In a previous blog post, I attempted to make the following points:
- Hamstring injuries are common among athletes in many sports.
- Suffering the injury once puts an athlete at increased risk for future hamstring strains.
Chances are you didn’t really need me to tell you that, though. Just ask any coach, trainer, or team doctor how many times they’ve heard an athlete say “I just strained my hamstring…again!” In fact, many young athletes report having suffered two or three hamstring strains by the time they were 21 years old.
But this information isn’t just for ultra-competitive athletes. Hamstring injuries can and do happen during even the most casual athletic endeavors and it’s not unheard of for non-athletes to “strain a hammy” during mundane, everyday tasks such as mowing the lawn or walking the dog.
The question, then, is obvious: How can we avoid these painful injuries? The answer sounds just as obvious – stretching. Problem is, even those of us who do stretch regularly often don’t stretch effectively because we:
- Use a limited range of motion when we stretch.
- Stretch the wrong muscle groups to prevent hamstring strains.
Fortunately, there are some well established protocols for stretching to prevent hamstring strains that address both of these issues.
Stretching in 3D
Even among seasoned athletes there is often a tendency when “warming up” to only stretch in one direction. The problem here should seem obvious – we move in multiple directions during a game, practice, or just going about our daily activities. So it’s imperative that our stretching routine account for that. You must stress your body in multiple directions while moving in order for a stretching routine to be effective. This includes moving front to back, leaning right and left, and rotating right and left. Please note that this should be performed with short holds (i.e. while moving), especially prior to an event. Some evidence suggests that stretching with long holds can decrease the spring-like effect that muscle has creating a decrease in performance.
Stretch Your Hips, Not Your Hammies
Many people are surprised to learn that one of the most important exercises to perform to help prevent hamstring injuries is stretching the hip flexor. It’s natural to think that stretching the hamstring will prevent these injuries; however, the most recent studies just don’t support this idea. Instead, the studies emphasize the importance of stretching the hip flexor. This can be performed in many different ways, but we specifically recommend the exercises illustrated below as a great way to increase hip flexor length and lessen the likelihood of a hamstring pull.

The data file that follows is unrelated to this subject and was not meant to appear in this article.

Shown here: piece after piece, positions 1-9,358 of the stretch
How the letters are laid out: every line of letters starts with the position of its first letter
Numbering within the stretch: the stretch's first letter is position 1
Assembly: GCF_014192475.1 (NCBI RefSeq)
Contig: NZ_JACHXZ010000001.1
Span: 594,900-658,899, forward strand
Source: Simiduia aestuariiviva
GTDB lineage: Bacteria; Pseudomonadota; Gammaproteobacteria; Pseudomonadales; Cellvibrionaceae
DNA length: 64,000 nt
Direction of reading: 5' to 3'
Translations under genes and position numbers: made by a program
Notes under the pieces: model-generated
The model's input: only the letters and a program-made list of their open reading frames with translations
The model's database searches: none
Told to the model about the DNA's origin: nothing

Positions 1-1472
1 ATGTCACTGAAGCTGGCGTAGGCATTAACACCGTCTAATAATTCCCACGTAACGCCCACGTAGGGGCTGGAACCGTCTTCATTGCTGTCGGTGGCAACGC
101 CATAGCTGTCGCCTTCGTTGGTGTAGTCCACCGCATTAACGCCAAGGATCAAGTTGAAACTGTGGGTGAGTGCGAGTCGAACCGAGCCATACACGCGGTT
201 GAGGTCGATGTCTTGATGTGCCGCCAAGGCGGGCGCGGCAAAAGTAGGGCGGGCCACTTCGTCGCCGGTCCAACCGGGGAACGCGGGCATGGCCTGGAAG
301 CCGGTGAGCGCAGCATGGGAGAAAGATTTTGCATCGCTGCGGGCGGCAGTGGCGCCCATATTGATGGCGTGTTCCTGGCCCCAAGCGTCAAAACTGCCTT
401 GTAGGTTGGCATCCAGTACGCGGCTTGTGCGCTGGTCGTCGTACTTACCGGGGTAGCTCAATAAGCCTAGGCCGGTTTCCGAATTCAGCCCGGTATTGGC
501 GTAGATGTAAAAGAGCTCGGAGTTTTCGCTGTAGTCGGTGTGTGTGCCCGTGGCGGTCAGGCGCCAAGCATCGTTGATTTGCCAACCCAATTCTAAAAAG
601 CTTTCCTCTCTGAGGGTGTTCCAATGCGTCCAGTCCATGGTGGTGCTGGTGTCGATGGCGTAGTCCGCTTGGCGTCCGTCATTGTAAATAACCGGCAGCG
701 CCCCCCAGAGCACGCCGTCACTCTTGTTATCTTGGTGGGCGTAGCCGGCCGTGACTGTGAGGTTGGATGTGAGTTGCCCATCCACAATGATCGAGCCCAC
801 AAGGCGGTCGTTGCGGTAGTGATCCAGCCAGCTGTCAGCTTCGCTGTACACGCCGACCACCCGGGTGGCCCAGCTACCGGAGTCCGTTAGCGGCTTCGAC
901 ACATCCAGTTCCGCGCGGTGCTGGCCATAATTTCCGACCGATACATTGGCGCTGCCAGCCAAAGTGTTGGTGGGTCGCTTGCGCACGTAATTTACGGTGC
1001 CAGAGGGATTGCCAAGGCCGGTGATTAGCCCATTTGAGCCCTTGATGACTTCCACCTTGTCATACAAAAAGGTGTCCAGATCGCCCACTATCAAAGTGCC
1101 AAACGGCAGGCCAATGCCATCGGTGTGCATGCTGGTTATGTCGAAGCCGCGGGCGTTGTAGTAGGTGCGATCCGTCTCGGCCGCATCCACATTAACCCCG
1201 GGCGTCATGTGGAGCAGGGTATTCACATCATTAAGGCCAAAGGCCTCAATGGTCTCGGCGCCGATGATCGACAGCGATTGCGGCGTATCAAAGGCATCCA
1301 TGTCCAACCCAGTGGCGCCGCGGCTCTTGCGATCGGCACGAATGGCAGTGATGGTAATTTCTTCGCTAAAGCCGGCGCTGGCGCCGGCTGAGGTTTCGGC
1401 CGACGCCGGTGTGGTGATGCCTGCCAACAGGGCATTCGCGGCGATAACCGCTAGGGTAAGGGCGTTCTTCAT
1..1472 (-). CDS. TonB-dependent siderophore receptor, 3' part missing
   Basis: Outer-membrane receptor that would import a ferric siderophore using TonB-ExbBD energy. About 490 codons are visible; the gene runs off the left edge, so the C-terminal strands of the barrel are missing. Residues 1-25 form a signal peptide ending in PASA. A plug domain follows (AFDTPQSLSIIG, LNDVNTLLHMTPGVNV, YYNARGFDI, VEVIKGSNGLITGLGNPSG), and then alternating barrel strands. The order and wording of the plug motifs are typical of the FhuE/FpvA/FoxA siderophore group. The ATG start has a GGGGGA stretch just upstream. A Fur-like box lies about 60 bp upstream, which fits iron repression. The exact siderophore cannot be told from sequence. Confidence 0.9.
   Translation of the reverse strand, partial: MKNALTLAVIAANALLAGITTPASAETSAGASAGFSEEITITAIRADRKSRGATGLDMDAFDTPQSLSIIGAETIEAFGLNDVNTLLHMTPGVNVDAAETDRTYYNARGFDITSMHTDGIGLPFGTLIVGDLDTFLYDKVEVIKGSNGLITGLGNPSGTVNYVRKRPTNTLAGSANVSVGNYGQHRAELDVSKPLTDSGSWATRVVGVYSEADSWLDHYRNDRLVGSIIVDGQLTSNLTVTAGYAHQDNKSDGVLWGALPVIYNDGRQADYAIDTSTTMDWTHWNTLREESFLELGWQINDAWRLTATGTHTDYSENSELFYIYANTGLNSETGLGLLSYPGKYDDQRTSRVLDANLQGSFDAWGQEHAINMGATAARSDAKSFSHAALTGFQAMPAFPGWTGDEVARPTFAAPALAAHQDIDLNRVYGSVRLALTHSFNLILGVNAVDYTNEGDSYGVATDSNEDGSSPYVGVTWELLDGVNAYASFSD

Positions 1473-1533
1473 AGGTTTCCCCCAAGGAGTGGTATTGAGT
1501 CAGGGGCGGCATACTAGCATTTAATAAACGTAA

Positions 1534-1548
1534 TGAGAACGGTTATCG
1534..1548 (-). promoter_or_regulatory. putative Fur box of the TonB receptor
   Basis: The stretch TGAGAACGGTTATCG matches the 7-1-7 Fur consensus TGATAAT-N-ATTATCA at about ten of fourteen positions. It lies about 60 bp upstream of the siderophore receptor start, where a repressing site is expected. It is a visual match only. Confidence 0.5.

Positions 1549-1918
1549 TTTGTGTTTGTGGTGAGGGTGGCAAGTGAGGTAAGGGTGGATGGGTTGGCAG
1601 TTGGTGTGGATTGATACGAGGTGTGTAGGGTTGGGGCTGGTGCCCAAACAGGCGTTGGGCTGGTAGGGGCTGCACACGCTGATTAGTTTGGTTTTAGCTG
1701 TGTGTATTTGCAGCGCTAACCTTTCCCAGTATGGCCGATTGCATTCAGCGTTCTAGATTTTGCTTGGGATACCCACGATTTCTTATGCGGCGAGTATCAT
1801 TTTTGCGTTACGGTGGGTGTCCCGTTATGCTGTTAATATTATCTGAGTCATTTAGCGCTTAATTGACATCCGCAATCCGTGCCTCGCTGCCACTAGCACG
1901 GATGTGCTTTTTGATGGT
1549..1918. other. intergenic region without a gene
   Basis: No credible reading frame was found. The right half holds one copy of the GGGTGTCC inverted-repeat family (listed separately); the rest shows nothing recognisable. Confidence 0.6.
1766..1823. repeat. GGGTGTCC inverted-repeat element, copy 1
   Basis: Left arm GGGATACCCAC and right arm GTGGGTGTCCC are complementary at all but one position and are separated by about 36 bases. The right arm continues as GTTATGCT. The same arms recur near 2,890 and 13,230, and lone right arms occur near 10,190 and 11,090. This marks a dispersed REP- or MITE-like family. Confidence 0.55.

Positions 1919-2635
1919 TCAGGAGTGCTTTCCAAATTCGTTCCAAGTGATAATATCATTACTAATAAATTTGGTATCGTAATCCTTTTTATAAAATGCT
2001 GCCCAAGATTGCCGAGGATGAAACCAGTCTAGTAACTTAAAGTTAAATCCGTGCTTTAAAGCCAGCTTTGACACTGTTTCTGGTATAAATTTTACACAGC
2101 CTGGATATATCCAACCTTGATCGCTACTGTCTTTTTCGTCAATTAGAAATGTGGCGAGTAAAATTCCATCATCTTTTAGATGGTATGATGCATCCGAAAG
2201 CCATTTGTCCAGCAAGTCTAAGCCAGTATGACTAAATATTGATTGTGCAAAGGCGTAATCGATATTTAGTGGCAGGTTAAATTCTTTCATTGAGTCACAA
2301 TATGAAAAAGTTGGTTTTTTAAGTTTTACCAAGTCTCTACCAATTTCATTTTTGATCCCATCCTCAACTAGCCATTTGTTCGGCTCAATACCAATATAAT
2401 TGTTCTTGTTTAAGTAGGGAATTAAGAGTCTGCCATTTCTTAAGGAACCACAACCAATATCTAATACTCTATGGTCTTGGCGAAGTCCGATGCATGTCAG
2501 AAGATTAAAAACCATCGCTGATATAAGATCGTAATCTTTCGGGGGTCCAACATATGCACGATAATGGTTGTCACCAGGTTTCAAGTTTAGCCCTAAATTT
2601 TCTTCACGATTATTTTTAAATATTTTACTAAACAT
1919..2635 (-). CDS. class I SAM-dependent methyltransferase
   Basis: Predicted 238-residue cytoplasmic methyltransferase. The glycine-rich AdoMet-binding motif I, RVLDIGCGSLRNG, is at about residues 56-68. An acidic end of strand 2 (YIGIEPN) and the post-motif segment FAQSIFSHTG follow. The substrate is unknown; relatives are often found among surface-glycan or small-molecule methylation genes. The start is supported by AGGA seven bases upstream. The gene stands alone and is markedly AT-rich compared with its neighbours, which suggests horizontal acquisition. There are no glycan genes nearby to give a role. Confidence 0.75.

These exercises are designed to provide a dynamic stretch in the three directions mentioned earlier. Each set should consist of 10 repetitions held for 3-5 seconds. Using the arms and moving them in the directions illustrated in the pictures below will produce a different pull or stretch. Be sure to incorporate the following tips to make the most of your stretching routine.
Tips for Effective Hip Flexor Stretching
- Make sure that your core is tight and braced. Do not suck in your belly! Push it out. A great cue to think about is using a cough. When you cough, you stabilize your core, so, cough and hold that contraction.
- Think of your pelvis as a bucket of water. When you are performing this stretch, picture trying to dump water out of the back.
- Your chest and hips should move as one unit. Do not lean back with your shoulders as this will decrease the effectiveness of the stretch and could promote dysfunction.
- You should feel the stretch in the front of the thigh on the side in which the knee is on the ground. If you can’t feel it, it is likely that some alteration needs to be made.
- Most importantly remember that real results will takes time. You will notice a different feeling in the hips if you keep doing this stretch. Don’t give up! Realize that the key to preventing injuries and saving healthcare dollars is consistency and taking an active role in your health.
This is just one option that should be incorporated into your pre-activity/ pre-competition routine. Our next post will address the importance of core stability, and it will provide a couple of great core exercises that will assist strengthening your core. This will ultimately decrease your chance of obtaining a hamstring strain. If you know someone who participates in athletics, this would be a great post to forward to them. It is one of the most common injuries present in athletics. If you have any questions, please don’t hesitate to contact your Johnston Chiropractor, Dr. Nate would be glad to discuss your problem and offer you possible solutions.